Goth food and root-to-stem cooking among the top food trends for 2018

Forget all that unicorn stuff, I guess.

click to enlarge This black bun burger qualifies as goth food, right? - Pixabay
This black bun burger qualifies as goth food, right?

Apparently, 2018 is the year of goth food, root-to-stem cooking and alternative sweeteners. That’s according to predictions from the Specialty Food Association’s Trendspotter Panel, which has already called next year’s hottest food trends.

The New York-based nonprofit trade association is made up of 3,500 food artisans, importers and entrepreneurs. Here’s a quick look at the top 10 fads in their forecast:

• More plant-based foods.

• Upcycled products. With the growing appeal of ugly produce and spent brewers’ grain, goods that repurpose typically-thrown-away ingredients will rise in popularity.

• Filipino cuisine.

• Goth food. The Bricks knew about this one before it was cool, as evidenced by those Halloween-themed Goth Brunches in Ybor City last month. But, seriously — expect to see the spread of activated charcoal, which helps eats like pizza crust and ice cream (South Tampa’s Dough has used the ingredient for one of its frozen flavors) get their gothic edge. So, yeah, forget all that unicorn stuff, I guess.

• Alt-sweeteners. “Syrups made from dates, sorghum, and even yacón and sun root will join monk fruit on the market as emerging options for sweet,” says the panel.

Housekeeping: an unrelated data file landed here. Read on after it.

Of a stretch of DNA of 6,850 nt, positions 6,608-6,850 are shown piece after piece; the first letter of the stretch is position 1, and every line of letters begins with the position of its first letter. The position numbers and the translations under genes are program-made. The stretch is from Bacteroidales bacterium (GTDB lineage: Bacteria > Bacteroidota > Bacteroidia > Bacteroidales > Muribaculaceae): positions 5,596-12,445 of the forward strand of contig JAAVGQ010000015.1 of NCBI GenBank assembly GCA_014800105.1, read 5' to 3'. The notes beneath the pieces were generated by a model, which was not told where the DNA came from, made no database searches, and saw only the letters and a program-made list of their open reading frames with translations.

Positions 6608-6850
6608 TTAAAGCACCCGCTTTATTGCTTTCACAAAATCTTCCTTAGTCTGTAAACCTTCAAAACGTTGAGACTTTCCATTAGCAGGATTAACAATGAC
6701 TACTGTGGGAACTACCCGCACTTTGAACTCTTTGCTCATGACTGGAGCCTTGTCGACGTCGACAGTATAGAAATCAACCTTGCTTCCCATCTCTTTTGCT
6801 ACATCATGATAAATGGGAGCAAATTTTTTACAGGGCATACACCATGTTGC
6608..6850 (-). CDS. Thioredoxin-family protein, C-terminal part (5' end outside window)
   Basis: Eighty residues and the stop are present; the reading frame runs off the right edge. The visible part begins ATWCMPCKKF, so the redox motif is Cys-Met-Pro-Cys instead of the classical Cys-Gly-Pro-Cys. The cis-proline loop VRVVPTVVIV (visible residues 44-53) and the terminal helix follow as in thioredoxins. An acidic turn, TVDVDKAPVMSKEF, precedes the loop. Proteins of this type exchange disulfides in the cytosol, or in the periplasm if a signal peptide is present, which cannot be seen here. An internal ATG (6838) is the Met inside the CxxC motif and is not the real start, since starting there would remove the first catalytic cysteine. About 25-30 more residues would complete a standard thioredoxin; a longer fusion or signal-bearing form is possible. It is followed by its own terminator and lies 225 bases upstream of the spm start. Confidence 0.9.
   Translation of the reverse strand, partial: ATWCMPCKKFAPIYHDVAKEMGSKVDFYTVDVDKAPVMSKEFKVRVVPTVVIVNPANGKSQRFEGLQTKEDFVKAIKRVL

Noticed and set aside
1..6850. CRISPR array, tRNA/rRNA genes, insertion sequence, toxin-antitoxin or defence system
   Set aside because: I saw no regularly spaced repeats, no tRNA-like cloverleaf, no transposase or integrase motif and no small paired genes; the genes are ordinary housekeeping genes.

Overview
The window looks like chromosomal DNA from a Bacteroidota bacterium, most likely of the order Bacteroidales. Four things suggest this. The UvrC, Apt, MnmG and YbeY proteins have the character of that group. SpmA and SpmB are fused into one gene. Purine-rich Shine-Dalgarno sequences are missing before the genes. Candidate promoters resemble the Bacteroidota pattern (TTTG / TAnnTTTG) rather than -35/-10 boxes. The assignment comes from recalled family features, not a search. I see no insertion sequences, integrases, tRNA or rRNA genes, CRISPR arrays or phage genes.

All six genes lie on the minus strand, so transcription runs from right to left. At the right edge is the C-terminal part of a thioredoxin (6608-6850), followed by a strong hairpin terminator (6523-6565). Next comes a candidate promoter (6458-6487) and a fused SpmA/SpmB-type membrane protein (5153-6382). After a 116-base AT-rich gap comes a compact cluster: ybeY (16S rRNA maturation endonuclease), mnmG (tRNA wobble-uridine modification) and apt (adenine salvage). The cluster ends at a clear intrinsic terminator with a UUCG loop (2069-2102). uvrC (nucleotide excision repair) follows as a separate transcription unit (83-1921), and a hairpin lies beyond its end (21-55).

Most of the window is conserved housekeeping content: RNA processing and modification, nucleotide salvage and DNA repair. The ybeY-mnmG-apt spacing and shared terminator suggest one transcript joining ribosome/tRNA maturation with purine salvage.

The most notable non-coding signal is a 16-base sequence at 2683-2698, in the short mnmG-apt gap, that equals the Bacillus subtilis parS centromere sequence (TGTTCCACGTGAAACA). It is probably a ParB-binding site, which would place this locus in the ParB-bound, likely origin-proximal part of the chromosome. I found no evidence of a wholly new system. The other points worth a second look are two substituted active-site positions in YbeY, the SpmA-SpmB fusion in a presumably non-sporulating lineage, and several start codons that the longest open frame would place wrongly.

• Product labeling 2.0.

• Root-to-stem cooking. Start using every part of those fruits and veggies, will ya?

• Cannabis cuisine. At this point, an increase in pot-infused bites and beverages seems inevitable.

 A (deeper) feast from the Middle East. Eaters will explore Persian, Israeli, Moroccan and additional Middle Eastern cultures with their forks, venturing beyond hummus and falafel.

 Traditional bread. Sorry, gluten-free peeps. The panel envisions more bakers using local grains and milling the day before baking, among other things, to reinvent “what good bread means.”

What else to watch for? More cricket flour and grain-free sustainable proteins; fermented foods; at-home cocktail mixers and bitters; savory flavors subbing for sweet; bananas transformed into milks, snacks and all sorts of grub; collagen-enhanced foods; and mushrooms in non-mushroom places — such as your morning latte.

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